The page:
Report on Consortium Conference at Brown University on Reassessing the Foreign Language Curriculum in the Age of Globalization, April 5, 2008
By Marion Gehlker, Dept. of Germanic Languages & Literatures
Presentations during the second half of the conference which I attended were a mix of theoretical considerations and practical suggestions.
On the one hand, there were interesting suggestions on how advanced language proficiency should or could be integrated in literature courses. Richard Donato (U Penn) proposed lesson study groups and break-out sessions as an innovative approach. Katherine Arens (Texas A&M) presented her well-known idea of précis writing as part of a multiple-literacies approach.
On the other hand, there were interesting suggestions on how to bridge the language-literature divide through university-wide collaborations. Roger Allen (Professor of Arabic, University of Pennsylvania) showed how the Department of Education had attempted to overcome the language-literature divide (which is at the heart of the MLA report and the Consortium conference) way back in the 1950s, when it established the interesting concept of area studies, with its concomitant support for graduate student research through FLAS in the 1990s.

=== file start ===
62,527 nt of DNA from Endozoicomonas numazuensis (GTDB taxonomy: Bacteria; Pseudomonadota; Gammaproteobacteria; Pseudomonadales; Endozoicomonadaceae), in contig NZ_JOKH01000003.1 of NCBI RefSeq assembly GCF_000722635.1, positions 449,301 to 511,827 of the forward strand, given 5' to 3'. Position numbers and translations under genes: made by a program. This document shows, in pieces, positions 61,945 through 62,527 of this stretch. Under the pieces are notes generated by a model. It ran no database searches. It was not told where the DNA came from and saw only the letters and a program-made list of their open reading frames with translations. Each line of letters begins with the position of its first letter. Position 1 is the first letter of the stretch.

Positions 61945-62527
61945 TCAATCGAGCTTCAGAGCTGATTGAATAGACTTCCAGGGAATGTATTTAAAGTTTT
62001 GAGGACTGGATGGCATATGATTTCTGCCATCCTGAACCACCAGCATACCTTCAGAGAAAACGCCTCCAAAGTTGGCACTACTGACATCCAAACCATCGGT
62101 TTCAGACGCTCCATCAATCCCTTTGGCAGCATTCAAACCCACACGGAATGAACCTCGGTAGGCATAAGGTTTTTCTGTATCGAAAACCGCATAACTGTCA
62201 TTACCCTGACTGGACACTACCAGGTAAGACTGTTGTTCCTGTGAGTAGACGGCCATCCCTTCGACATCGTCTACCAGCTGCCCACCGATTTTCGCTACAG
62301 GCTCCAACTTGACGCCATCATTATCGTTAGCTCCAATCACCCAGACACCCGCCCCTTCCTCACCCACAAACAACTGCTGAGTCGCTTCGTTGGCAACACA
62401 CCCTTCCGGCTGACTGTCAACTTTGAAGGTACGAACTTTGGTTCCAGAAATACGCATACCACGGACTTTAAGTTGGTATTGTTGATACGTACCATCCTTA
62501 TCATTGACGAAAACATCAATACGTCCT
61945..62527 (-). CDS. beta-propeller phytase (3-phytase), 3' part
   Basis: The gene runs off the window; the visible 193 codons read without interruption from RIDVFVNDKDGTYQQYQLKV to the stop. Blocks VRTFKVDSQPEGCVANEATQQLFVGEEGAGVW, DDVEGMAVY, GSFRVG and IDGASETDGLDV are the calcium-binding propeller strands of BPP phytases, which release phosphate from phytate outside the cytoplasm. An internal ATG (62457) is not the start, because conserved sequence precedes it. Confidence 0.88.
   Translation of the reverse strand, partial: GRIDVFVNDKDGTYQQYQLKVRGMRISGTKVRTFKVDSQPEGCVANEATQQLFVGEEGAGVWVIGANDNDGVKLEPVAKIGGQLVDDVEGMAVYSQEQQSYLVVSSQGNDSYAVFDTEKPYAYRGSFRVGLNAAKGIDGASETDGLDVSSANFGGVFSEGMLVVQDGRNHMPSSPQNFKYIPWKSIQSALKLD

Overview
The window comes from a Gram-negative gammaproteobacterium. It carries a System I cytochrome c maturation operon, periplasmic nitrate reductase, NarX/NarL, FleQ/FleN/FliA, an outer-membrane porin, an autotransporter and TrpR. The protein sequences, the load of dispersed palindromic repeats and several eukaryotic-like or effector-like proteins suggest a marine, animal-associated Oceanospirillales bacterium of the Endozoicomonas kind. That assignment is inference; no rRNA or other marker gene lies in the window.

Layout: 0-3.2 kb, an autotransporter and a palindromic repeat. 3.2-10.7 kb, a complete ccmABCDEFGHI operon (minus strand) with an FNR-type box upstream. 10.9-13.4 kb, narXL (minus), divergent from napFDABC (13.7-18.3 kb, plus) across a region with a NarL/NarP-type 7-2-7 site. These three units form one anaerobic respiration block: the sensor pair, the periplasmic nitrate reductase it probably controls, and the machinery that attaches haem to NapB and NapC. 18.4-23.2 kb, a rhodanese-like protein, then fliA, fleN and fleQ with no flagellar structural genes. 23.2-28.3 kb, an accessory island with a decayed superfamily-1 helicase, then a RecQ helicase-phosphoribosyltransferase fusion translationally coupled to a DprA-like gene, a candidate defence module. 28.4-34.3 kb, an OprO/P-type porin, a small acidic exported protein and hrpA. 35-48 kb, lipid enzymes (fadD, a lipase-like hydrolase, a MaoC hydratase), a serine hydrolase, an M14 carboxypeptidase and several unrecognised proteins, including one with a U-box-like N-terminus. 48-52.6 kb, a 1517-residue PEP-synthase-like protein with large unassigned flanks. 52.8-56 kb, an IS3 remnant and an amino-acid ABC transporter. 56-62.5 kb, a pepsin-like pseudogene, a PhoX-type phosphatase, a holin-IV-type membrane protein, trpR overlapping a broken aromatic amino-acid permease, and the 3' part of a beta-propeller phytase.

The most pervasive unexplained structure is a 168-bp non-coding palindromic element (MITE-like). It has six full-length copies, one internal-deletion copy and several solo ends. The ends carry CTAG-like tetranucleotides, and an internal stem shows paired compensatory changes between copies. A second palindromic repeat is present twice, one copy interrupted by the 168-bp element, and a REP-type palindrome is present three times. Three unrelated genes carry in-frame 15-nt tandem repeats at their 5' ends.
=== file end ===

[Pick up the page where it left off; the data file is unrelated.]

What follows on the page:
International and area studies seem to be an extension of the idea of bridge courses, content-based advanced language courses and LAC courses, bridging not only the language- literature divide but involving instructors from various disciplines. Margery Resnick (Professor of Spanish, MIT) presented a convincing project on globalization at her institution. Of course these projects are time-intensive and demand collaboration on many levels.
Perhaps a similar global issues project could be conducted at our institution, e.g. on “individual and environment” (in line with Yale’s ‘green initiative’), “immigration experiences / self and other” or “capitals of the world.”